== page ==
Therefore, if you want to light up a bulb you’re holding while getting struck by lightning, go fluorescent. Neon tubes should work, too.

just about everything is a conductor for lightning, it has just traveled miles through nonconductive air.

people live because not much of the energy of the bolt has gone through them. lightning bolts split many times as they approach the ground because there is much energy to dissipate.

trees get hit where the energy of the bolt goes into the tree and the trunk can explode.

Fantastic! (Civil Guy was informative, but not very civil.)
Can you put this in a little more detail so that I can tell it to people in cocktail parties? Length of x-watt bulb/human life proportions based on x parameters…?

When people get hit by lightening, they often have internal burns along the path the lightening took to ground, even if you don’t see damage on the outside. So anyone who is hit by lightening, even if they can walk away, should be taken to the ER. Sometimes, these burns are in very bad places, like the heart or kidneys, and they may survive the bolt, but die of their internal damage later. Sometimes, these burns are in not-so-bad places, like the connective tissue, and they may survive both the bolt and the burns.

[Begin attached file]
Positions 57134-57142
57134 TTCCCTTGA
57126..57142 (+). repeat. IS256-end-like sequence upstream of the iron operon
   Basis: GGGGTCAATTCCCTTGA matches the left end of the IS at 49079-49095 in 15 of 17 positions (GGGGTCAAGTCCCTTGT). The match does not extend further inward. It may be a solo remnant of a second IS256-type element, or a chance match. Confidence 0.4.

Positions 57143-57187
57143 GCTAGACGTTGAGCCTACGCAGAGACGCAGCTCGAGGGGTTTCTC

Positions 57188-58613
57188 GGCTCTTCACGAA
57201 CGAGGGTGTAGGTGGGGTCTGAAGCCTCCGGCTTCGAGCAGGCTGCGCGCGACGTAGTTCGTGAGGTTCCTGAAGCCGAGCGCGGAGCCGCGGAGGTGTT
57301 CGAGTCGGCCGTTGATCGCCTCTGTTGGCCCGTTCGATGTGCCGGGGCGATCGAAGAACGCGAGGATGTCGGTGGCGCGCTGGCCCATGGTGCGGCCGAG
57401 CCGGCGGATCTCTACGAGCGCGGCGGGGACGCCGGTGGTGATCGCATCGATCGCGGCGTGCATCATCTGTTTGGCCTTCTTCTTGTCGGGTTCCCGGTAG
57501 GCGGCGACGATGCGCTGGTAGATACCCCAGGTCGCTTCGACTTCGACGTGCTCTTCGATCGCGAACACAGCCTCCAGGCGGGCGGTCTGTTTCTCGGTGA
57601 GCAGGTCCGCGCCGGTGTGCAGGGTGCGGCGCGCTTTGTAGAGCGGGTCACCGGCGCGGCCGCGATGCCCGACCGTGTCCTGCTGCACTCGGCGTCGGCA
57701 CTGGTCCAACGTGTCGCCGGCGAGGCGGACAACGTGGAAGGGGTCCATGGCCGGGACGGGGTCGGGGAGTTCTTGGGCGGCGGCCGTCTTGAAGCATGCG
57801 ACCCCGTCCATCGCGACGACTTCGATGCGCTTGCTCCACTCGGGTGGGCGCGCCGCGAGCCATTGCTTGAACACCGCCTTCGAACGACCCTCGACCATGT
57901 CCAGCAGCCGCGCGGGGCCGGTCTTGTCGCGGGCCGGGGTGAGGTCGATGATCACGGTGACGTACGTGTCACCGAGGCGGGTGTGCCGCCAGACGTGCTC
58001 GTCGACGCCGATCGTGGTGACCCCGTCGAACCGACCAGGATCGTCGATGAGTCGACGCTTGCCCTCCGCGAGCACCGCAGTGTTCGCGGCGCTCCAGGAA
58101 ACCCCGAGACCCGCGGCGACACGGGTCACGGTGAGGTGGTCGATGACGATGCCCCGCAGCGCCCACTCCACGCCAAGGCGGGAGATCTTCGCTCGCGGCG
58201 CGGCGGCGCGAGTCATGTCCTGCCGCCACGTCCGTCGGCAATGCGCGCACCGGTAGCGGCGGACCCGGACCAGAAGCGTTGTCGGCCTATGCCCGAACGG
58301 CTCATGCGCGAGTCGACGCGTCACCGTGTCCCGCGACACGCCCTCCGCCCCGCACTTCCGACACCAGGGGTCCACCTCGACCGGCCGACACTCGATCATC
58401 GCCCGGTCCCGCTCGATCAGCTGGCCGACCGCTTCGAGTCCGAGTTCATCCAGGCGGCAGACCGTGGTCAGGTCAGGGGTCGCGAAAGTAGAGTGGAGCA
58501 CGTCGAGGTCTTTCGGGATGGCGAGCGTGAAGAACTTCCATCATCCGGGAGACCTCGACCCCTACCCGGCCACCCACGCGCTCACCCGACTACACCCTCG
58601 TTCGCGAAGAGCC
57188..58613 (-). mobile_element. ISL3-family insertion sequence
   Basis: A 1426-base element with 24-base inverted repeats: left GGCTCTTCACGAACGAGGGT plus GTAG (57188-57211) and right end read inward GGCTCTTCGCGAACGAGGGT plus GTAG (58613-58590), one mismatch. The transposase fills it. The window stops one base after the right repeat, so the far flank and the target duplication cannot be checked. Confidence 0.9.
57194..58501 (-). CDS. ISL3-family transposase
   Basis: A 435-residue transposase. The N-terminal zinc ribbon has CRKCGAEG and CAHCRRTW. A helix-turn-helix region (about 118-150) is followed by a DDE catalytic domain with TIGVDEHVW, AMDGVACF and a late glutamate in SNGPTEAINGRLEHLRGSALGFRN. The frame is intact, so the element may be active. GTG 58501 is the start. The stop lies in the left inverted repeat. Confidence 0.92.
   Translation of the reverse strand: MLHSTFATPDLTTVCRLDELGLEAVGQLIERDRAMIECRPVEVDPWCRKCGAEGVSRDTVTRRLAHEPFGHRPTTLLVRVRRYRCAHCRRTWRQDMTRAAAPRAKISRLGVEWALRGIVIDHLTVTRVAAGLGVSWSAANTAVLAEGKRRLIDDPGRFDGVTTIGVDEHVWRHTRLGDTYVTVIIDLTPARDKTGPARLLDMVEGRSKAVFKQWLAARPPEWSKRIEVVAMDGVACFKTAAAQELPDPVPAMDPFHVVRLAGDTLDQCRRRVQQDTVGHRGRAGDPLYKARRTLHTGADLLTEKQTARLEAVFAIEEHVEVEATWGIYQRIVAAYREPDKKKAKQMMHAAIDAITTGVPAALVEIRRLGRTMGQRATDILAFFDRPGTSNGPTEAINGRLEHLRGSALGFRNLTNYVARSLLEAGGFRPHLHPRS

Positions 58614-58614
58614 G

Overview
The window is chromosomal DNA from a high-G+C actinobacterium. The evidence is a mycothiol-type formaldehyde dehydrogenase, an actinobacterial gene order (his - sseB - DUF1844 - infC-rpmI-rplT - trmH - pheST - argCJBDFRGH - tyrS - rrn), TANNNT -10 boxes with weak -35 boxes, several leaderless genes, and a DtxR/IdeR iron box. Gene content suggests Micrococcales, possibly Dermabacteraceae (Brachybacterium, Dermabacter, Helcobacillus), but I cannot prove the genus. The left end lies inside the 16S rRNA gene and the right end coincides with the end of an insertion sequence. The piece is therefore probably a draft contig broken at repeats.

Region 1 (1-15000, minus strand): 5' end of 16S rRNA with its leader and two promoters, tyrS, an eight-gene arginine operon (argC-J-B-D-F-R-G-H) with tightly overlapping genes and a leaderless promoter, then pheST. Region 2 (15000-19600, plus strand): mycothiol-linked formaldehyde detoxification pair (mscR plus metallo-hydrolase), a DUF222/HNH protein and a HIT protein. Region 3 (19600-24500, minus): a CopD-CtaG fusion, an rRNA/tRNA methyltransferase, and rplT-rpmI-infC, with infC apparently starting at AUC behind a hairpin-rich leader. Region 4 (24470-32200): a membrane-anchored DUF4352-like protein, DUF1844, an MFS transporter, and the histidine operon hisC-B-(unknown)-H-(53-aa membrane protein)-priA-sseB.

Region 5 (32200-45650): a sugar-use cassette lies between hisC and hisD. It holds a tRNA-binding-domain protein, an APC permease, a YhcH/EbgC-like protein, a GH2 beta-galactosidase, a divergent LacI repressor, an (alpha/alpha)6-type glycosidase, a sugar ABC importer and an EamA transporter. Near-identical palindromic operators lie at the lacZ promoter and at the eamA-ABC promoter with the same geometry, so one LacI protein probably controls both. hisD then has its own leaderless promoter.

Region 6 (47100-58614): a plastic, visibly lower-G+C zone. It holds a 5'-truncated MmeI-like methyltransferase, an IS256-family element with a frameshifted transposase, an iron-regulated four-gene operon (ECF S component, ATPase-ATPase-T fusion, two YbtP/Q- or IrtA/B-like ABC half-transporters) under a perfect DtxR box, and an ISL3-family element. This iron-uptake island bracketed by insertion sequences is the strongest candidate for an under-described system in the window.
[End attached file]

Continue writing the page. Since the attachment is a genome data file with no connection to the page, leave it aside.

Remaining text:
You don’t need lightning to make a fluorescent tube glow. Just hold it in the air under a high-voltage transmission line.

The argon inside the incandescent bulb would flash briefly like a strobelight.

Similar: put an incandescent bulb in your microwave oven. Argon plasma forms.

I’d like to apologize to Civil. I read the beginning of his post incorrectly.

This - maybe/probably. You need a significant voltage across the two terminals of the light bulb in order to drive an electrical current across the filament. Those terminals are maybe a 1/4-inch apart.